lunchtime, and which did not see him back at home in Rotherham until
Additionally, in his role as President, he had more calls on his time
than ever before - and at the same time, from his retirement onward, he
continued to conduct Church services in his area.
Because of the nature of the work of this society, and of his long
service directed toward the ending of vivisection, the Rev. Eyles image
as a clergyman is perhaps a little obscured in the eyes of the BUAV.
Perhaps this has been brought about largely because he always appeared
to be rather untypical of the calling - to the present writer anyway.
Again this may be simply because he was as a man what any animal welfare
worker would like to see as a clergyman.
He was outspokenly disgusted at the way in which so many of his
fellow clergymen seemed to seek to avoid any controversial aspect of
cruelty to animals. On one occasion, he said that the response to the
BUAV's questionnaire to the entire clergy of this country had been
disgraceful. (Out of several hundred who had been approached, only a
handful had even the courtesy to reply.)
A modest man where some show of pride would have been excusable, it
is clear that the Rev. Eyles must have been a brilliant scholar. He
obtained his BA at the age of 21 and, in fact, had to wait two years
before he was old enough to take up appointment as deacon - a time he
spent teaching Classics at a"crammer" in Brighton.
If he possessed the virtue of not talking overmuch about himself, he
made up doubly by not over-criticising others. Under extreme provocation
he could and would find with commendable economy of words of exactly the
right temperature a well-tailored reply.
It is a rarity indeed to be able to remember not only with warmth of
personal regard, but with a respect born out of admiration, a man who
showed so much consideration and understanding, who was without rancour,
who possessed humility and yet a strong spark of originality, and who
was wise and witty without making a show of academic or ecclesiastical
A quiet man who succeeded others who were far more flamboyant, the
Rev. Eyles might only too easily go down in the annals of the British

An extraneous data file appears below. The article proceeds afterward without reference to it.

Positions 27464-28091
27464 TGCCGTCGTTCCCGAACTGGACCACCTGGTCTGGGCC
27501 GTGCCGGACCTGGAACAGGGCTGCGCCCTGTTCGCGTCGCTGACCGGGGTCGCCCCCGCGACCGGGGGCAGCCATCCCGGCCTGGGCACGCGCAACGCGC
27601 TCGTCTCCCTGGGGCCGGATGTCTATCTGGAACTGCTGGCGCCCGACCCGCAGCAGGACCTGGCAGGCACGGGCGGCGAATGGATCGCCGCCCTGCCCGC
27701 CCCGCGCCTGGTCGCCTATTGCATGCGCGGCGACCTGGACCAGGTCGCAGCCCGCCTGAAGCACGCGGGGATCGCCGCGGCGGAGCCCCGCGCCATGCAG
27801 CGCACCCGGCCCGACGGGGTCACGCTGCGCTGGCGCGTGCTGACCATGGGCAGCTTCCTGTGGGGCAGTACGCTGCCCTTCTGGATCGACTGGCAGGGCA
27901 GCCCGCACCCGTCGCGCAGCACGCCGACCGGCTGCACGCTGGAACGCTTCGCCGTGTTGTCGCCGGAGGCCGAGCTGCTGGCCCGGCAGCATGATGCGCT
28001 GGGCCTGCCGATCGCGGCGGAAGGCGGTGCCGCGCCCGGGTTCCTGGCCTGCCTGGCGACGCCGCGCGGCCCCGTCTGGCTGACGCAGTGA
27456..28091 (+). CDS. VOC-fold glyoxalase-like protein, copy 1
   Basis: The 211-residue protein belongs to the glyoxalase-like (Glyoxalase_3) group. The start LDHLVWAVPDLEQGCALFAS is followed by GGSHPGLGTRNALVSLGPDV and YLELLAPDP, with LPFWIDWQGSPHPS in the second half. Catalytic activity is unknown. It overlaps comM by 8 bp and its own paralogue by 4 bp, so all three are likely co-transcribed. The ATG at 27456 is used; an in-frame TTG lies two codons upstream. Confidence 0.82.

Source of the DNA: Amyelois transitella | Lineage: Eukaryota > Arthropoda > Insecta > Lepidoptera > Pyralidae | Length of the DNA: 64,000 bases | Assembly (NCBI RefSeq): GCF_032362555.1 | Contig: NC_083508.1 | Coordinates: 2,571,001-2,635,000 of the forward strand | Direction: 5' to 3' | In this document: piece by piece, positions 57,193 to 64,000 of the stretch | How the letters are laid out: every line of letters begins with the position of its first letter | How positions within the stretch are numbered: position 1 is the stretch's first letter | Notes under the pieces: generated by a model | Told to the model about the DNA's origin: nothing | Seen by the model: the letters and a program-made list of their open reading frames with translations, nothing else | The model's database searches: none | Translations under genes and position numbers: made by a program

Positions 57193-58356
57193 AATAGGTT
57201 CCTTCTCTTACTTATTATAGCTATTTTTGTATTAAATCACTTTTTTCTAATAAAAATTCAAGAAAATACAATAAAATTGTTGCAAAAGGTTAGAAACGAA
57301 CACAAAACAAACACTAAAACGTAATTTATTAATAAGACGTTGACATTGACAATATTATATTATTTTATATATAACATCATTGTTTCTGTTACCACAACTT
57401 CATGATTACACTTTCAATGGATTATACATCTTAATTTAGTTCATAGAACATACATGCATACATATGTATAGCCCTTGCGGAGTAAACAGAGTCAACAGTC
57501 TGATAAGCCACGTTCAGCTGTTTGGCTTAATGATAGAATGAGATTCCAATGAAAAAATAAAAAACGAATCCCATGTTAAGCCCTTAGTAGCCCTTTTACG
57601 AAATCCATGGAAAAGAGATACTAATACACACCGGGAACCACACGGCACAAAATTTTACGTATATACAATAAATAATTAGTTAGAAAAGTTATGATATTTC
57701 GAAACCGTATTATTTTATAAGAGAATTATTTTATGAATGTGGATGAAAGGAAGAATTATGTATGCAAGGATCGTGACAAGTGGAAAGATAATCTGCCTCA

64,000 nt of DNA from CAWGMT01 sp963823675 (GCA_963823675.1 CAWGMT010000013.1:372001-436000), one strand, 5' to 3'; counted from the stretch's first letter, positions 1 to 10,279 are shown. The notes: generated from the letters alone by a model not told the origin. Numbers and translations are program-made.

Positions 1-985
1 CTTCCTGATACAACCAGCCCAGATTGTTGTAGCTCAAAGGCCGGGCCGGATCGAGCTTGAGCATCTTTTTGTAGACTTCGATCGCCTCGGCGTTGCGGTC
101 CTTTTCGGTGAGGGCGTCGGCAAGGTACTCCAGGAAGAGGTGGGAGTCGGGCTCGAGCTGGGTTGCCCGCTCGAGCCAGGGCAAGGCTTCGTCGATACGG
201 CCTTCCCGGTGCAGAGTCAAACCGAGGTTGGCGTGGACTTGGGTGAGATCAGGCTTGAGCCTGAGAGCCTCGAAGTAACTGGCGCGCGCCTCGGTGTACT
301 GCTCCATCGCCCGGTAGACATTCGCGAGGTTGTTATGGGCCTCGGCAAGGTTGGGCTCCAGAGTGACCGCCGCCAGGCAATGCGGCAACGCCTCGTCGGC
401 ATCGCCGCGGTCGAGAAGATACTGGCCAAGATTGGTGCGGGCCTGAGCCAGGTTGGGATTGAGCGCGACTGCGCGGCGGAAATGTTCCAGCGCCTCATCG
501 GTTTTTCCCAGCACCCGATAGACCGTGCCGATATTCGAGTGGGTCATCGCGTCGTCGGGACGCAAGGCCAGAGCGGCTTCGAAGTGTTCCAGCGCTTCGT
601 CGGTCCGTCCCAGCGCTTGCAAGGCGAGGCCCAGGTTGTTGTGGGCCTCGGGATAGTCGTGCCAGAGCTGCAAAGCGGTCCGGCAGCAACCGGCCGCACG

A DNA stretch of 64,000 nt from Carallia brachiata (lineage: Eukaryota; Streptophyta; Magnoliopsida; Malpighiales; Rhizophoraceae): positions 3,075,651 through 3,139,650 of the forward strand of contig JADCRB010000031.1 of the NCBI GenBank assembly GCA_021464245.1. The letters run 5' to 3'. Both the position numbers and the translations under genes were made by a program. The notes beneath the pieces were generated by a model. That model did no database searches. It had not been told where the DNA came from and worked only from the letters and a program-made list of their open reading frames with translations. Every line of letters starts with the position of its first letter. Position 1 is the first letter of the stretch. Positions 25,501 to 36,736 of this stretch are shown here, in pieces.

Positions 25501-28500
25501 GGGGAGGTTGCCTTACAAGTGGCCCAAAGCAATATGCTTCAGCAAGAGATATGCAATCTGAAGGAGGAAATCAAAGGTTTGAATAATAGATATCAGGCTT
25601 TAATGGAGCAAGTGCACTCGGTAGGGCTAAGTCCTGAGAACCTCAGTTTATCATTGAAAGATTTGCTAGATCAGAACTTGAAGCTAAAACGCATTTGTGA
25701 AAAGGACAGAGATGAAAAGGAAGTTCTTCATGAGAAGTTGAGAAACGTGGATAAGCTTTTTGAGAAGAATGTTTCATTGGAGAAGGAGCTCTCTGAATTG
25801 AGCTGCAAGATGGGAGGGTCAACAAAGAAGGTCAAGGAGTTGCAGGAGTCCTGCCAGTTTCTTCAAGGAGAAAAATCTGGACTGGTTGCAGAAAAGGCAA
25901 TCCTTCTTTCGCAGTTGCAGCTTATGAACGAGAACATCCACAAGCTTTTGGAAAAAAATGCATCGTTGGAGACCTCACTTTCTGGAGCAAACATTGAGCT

Union as a somewhat retiring but perennially youthful personality. His
inner strength - which is perhaps the only strength that really amounts
to anything - allowed him to reveal a calm and composed face to the
He was perhaps a man without a mask, but one who had acquired what
could disarmingly appear to be a dead pan. His persistent activity, both
on behalf of the BUAV and in his service of his God, proves that he must
have had an abundance of love for all his fellow beings, human, inhuman
There will never be another quite like him, but if there are half a
dozen men and women left in this BUAV who have, each to themselves, a
like measure of one of each of his magnificent attributes, this Union
will not tire, lose its sense of purpose, its aim, fortitude or honest
We may have lost a remarkable President: those who have served in any
way with him can only have gained something of the qualities which he so
When he accepted the Presidency, he wrote the following exhortation
in conclusion of his first address to the BUAV Membership. There are no
more fitting words to end this inadequate attempt to pay tribute to the
man, whose individual strength and confidence helped to hold this Union
together in the two harshest years of its history.
"Let us keep the old flag flying and meet the future with abundant
confidence and determination. Mid stress and toil, help us to steadfast
Reproduced with thanks.